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Autumn South-West Sport Climbing Destination Guide

© Tom Skelhon

Tom Skelhon shares his top tips for South-West sport climbing spots...

Please be aware that COVID-19 travel restrictions and lockdowns may be in place. Tirpentwys and Foxhole are currently affected by local lockdowns.

September heralded the fast approaching end of the summer climbing season with many praying for an eternal Indian summer to get that last project clean. However, truth be told, the deteriorating weather can turn many crags into a dank seeping mess within a few weeks. Normally, this is the time to book that winter fix to the Costa Blanca, Mallorca or Kalymnos to soak up some vitamin D and bag some holiday grades. Unfortunately this year the lingering effects of the COVID pandemic are hampering hot rock trips abroad.

Dr Tom Jordan in the Zone at Blacknor.  © Tom Skelhon
Dr Tom Jordan in the Zone at Blacknor.
© Tom Skelhon

However, all is not lost. Although we can't quite guarantee the climes of the Iberian Peninsula or Dodecanese islands, there are many venues in the South-West which can stay dry outside of summer and even offer the possibility of a sun tan midwinter.

Here's a few sport climbing areas in the South-West which are good bets during autumn and early spring, with some staying in good condition throughout the darkest months and with a little bit of sun can transport you to the southern European sport climbing spots for a few hours.

 Blacknor Central (Dorset)

A fairly obvious choice, but for the uninitiated Portland is hands down the best choice for off-season sport climbing. Being on the South coast on the Channel, Portland sees some of the mildest weather during winter and is less affected by the Westerly storms battering Cornwall and South Wales. You can be climbing in T-shirt and shorts in January whilst your mates are struggling to feel their fingers at Burbage. So if the weather is naff in your area, just check Portland before resigning yourself to the indoor wall for the weekend. The climbing surrounds the whole 'isle' with routes facing at every aspect to get all the sun and avoid the wind. Extensive development over the last few decades mean that Portland boasts over 1000 bolted routes covering every grade well into the 8s. Despite being limestone, and a lot of it historically quarried, all tastes are catered for from slabs to overhangs including a few exceptional flowstone routes - try Reptile Smile (6a+) or England's Dreaming (7a+). Check out the most popular sectors of Blacknor, Battleship and The Cuttings.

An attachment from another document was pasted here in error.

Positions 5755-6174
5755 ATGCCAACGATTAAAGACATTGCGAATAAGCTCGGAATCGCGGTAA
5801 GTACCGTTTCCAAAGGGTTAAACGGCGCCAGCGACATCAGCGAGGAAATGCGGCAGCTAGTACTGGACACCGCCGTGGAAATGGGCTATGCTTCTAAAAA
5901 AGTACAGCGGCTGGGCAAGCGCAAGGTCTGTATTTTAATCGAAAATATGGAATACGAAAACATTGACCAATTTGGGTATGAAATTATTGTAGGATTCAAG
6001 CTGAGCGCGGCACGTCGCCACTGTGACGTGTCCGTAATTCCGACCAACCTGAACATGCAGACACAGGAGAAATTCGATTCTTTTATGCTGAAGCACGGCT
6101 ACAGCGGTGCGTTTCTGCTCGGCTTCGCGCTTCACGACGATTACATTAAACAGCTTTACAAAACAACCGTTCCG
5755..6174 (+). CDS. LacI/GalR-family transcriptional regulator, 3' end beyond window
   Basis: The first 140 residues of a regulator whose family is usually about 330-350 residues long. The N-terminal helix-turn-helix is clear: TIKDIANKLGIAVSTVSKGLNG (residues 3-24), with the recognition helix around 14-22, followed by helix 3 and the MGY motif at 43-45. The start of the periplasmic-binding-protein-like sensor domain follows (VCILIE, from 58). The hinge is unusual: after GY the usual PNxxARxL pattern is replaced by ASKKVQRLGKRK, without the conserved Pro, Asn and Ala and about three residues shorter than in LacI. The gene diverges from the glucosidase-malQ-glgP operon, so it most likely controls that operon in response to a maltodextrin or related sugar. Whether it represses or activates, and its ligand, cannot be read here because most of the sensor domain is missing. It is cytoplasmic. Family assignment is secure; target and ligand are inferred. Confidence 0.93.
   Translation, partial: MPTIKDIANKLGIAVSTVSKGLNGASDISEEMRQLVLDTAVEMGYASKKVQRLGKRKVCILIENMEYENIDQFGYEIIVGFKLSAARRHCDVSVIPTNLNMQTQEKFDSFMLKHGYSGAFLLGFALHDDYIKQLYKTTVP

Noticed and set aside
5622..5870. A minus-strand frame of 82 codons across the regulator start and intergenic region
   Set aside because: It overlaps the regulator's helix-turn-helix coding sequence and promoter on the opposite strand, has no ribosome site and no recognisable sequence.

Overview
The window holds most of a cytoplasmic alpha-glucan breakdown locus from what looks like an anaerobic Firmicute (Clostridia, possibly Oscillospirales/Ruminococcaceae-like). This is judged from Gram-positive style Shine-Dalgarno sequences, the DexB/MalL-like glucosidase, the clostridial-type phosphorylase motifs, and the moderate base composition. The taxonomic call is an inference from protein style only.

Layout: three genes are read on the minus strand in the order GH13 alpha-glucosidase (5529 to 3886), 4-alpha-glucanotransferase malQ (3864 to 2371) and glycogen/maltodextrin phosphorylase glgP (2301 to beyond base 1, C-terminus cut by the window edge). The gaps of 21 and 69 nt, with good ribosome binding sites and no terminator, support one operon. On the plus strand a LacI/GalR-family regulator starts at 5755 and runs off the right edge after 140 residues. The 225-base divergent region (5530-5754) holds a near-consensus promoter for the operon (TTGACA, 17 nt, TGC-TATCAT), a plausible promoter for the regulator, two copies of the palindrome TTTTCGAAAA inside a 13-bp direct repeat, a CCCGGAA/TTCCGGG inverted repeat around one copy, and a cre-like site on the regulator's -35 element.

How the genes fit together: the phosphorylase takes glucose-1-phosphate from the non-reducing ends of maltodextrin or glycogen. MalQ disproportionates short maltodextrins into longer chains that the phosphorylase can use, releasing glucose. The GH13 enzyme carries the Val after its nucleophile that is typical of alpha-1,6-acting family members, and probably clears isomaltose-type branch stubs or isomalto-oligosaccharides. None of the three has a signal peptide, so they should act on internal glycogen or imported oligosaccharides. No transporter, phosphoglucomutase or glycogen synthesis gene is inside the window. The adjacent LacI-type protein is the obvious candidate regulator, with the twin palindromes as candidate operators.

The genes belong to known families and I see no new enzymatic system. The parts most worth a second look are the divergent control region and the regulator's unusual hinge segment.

Top tip: Make a holiday of it and get some bargain out of season accommodation in Weymouth.

Guidebook: Rockfax Dorset

Jen Warner high on Battleship – one of the taller crags at Portland.  © Tom Skelhon
Jen Warner high on Battleship – one of the taller crags at Portland.
© Tom Skelhon

 Brean Down (Weston Super Mare)

Possibly the worst kept secret for a SW winter sport venue since the Rockfax West Country Climbs guide came out. On a dry weekend during winter, Brean Down sees climbers from far and wide getting a taste of the Costa del Somerset. It's easy to see why – sun kissed steep limestone right on the beach. The sport routes are packed into the Boulder Cove sector, recessed into the cliff and facing south over the Severn Estuary. As such, the crag stays impressively dry in wet weather and catches the sun all day so it's possible to get a tan in January. As the rock is quite compact, edgy limestone, the routes tend to be very crimpy and vertical or slightly overhung, putting that moonboard training to good use! The grade spectrum ranges from 6a+ to 8b, although the best lines are from 7a to 7c. Quality lines include Chepito (7a), Chulilla (7b+) and Storm Warning (7c+). Once you've smashed through the 'normal' routes, there are endless quality linkups as the routes are close together. Just don't try the girdle traverse on a sunny Saturday!